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Eggs have been the subject of debate in the nutrition world, having long been touted as the perfect food in some circles, and vilified by others for their cholesterol content, saturated fat, and potential for allergy or contamination. So which is it? We took a look at the literature to get to the yolk of the matter. Here’s what we found…
What’s in an Egg?
An egg is the unfertilized ovum produced through ovulation by a bird. In a fertilized egg, the yolk serves as the primary source of nutrients for the growing embryo, and the egg white, or albumin, is a protective layer that also provides additional nourishment. It’s no wonder that eggs contain a dense amount of nutritional value in a small package. That said, I’ll admit that I personally have found it a bit philosophically curious that humans eat the reproductive eggs of other animals, similar to the irony of drinking milk from other mammals.
Nutritionally, eggs have been a common, inexpensive source of high-quality proteins, unsaturated fat, folate, and various vitamins, as well as a major source of dietary cholesterol.
According to the USDA, 1 whole poached hen egg has the following macronutrient profile:
- 6.25 g protein
- 4.74 g fat, broken down into:
- 1.8 g monounsaturated fat (MUFAs)
- 1.6 g saturated fat
- 0.95 g polyunsaturated fat (PUFAs)
- with 185 mg cholesterol
- 0.35 g carbohydrates
- 0 g fiber
The Spectrum of Nutrients
The nutritional contents of eggs, which depend on quality, source, and cooking preparation, include an array of vitamins and minerals such as B vitamins, fat-soluble vitamins A, D, and tocopherols, the minerals zinc, selenium, potassium, calcium, and magnesium, in addition to carotenoids such as lutein and zeaxanthin. Eggs are also an important source of lecithin and contain high concentrations of choline.
Consuming whole cooked eggs with carotenoid-rich and vitamin E-rich foods, such as a raw mixed-vegetable salad, has also been found to be an effective way to increase the absorption of carotenoids, α-tocopherol, and γ-tocopherol.
Raw vs. Cooked
It is well established that cooking and processing will denature proteins, but how does the overall profile of eggs fare when cooked? According to USDA and WHFoods, the difference in nutrient values between one large raw egg and one large hard-boiled egg is significant, with raw eggs containing 33% more omega-3 fatty acids, 30% more lutein and zeaxanthin, and 23% more choline.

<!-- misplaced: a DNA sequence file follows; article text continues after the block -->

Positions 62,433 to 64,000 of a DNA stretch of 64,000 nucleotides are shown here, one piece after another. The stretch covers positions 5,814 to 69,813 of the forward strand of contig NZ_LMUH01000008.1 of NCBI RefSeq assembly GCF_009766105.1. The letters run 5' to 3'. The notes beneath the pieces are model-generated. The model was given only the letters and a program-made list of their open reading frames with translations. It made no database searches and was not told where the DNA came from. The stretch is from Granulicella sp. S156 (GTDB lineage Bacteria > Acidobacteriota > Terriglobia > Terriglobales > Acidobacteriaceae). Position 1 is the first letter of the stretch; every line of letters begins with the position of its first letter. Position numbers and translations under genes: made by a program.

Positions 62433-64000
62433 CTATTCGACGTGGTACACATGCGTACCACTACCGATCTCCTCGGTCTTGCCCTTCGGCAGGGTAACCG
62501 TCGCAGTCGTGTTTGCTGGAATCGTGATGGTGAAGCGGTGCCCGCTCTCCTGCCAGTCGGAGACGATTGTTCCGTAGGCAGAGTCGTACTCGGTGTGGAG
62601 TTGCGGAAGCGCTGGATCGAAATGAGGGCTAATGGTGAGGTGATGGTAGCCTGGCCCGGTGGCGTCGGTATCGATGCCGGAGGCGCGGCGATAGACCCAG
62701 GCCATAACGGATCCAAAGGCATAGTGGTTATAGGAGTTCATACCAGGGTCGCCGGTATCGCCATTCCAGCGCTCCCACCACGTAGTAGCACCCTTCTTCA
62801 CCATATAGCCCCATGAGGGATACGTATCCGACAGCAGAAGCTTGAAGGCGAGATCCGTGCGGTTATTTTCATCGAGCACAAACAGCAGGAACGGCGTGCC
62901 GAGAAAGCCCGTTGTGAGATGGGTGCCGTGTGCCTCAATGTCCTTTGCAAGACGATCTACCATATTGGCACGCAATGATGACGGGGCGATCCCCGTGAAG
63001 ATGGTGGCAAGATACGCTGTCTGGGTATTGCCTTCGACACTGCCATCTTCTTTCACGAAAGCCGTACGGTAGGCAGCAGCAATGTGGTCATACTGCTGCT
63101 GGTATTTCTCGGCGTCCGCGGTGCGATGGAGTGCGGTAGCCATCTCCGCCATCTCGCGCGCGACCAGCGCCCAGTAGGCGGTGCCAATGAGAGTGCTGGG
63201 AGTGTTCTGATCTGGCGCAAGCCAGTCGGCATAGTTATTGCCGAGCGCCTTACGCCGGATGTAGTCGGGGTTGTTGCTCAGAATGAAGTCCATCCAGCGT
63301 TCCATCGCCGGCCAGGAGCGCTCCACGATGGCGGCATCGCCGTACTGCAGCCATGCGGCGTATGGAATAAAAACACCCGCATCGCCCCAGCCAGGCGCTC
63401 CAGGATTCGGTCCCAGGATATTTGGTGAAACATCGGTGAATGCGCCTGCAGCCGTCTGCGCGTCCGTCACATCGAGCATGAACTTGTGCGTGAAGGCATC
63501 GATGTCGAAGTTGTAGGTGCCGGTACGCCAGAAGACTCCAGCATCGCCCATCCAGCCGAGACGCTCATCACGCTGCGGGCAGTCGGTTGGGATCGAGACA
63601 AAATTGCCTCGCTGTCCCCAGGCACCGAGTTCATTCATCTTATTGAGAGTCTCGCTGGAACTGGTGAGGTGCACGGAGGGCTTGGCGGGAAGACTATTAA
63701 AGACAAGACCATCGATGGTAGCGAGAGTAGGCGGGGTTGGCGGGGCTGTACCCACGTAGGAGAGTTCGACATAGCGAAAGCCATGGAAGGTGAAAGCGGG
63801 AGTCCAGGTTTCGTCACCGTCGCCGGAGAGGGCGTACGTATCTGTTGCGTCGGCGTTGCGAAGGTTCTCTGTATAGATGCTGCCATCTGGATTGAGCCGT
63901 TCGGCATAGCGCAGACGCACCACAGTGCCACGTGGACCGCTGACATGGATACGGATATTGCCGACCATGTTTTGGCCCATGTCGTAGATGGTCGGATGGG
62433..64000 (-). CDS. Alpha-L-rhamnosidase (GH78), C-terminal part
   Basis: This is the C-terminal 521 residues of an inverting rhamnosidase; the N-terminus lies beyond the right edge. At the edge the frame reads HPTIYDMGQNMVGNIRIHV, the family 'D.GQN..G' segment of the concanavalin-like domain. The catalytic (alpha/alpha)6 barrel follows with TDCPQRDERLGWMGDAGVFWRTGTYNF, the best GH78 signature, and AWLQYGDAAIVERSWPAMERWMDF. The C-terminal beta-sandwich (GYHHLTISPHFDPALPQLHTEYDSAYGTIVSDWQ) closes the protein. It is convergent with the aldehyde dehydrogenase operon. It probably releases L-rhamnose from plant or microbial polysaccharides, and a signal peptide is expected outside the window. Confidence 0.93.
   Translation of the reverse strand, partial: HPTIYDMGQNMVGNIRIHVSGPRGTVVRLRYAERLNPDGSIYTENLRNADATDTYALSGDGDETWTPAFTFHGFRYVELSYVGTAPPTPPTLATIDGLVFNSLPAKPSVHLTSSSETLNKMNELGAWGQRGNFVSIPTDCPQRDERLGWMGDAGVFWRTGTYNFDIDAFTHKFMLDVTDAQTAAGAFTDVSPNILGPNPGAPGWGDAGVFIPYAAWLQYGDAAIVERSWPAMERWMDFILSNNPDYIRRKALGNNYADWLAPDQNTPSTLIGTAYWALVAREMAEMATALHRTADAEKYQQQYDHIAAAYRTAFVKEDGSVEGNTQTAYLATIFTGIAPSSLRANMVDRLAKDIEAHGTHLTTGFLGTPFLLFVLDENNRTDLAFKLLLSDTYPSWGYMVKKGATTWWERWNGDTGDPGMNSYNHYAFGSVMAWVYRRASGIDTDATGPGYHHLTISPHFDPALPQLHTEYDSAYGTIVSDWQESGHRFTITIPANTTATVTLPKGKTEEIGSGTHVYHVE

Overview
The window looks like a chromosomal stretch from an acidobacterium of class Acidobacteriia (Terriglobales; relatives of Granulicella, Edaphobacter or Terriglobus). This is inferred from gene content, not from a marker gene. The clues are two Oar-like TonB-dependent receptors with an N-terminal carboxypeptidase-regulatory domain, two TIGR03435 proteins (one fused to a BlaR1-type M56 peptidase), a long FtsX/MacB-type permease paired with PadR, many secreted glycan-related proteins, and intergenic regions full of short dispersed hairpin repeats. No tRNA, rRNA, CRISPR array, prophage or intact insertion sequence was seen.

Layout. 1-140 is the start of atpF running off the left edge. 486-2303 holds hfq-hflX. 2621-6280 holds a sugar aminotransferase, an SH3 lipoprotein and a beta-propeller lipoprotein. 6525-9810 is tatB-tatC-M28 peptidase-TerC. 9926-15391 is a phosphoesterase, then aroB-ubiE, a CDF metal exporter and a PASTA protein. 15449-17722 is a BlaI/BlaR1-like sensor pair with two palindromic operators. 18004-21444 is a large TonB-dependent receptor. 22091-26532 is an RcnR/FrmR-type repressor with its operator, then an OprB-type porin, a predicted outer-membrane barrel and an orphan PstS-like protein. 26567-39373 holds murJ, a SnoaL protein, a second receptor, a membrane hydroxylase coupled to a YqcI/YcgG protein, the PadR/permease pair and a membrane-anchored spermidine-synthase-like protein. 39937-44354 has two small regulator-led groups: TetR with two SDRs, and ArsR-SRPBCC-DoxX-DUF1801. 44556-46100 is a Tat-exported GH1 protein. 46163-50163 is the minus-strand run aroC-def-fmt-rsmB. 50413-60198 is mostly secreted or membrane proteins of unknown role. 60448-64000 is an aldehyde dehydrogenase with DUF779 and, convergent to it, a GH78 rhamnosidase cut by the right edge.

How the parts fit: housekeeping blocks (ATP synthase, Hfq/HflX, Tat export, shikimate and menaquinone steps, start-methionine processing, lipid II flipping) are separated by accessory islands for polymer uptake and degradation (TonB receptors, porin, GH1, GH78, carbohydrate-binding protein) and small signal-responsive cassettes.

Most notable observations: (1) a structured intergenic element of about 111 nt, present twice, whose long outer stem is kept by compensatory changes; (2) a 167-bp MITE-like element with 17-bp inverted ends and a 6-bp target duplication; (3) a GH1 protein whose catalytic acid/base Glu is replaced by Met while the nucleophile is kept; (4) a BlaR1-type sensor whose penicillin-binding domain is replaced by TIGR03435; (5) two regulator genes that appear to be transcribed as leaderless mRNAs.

One study looked at the oxidative stability of omega-3 PUFAs in enriched eggs following cooking and storage. They found that the content of omega-3 fatty acids in boiled eggs was higher than in fried eggs, and lipid oxidation was significantly affected by the different cooking methods (with fried eggs containing higher levels of oxidation products such as malondialdehyde and cholesterol oxidation products).
In general, my personal take is that I am not a proponent of heating oil-rich food because of the damage that can occur to the fats. I also know that there are risks to eating raw eggs as you will read about below. It may be worthwhile to find some middle ground—not too much heat such as in frying eggs (where you can actually see the “browning” effects indicating oxidative damage), yet just enough to have them cooked.
Organic vs. Conventional: Is There a Difference?
Diet, sourcing, environment, and treatment of hens impact the nutritional contents of eggs. Conventional eggs are sourced from cage-raised hens and fed conventional feed, while foraging and outdoor exposure are mandatory components in organic egg production and pasture-raised hens.
Enriched eggs with higher “omega-3” content is derived most commonly through feed modifications for hens using various plants, such as canola, soybean, walnuts, and flaxseed, or marine products, such as fish oils, seaweed, or microalgae. The label “enriched” is not indicative of raising methods and hens can be either conventionally cage-raised or exposed to outdoor environments.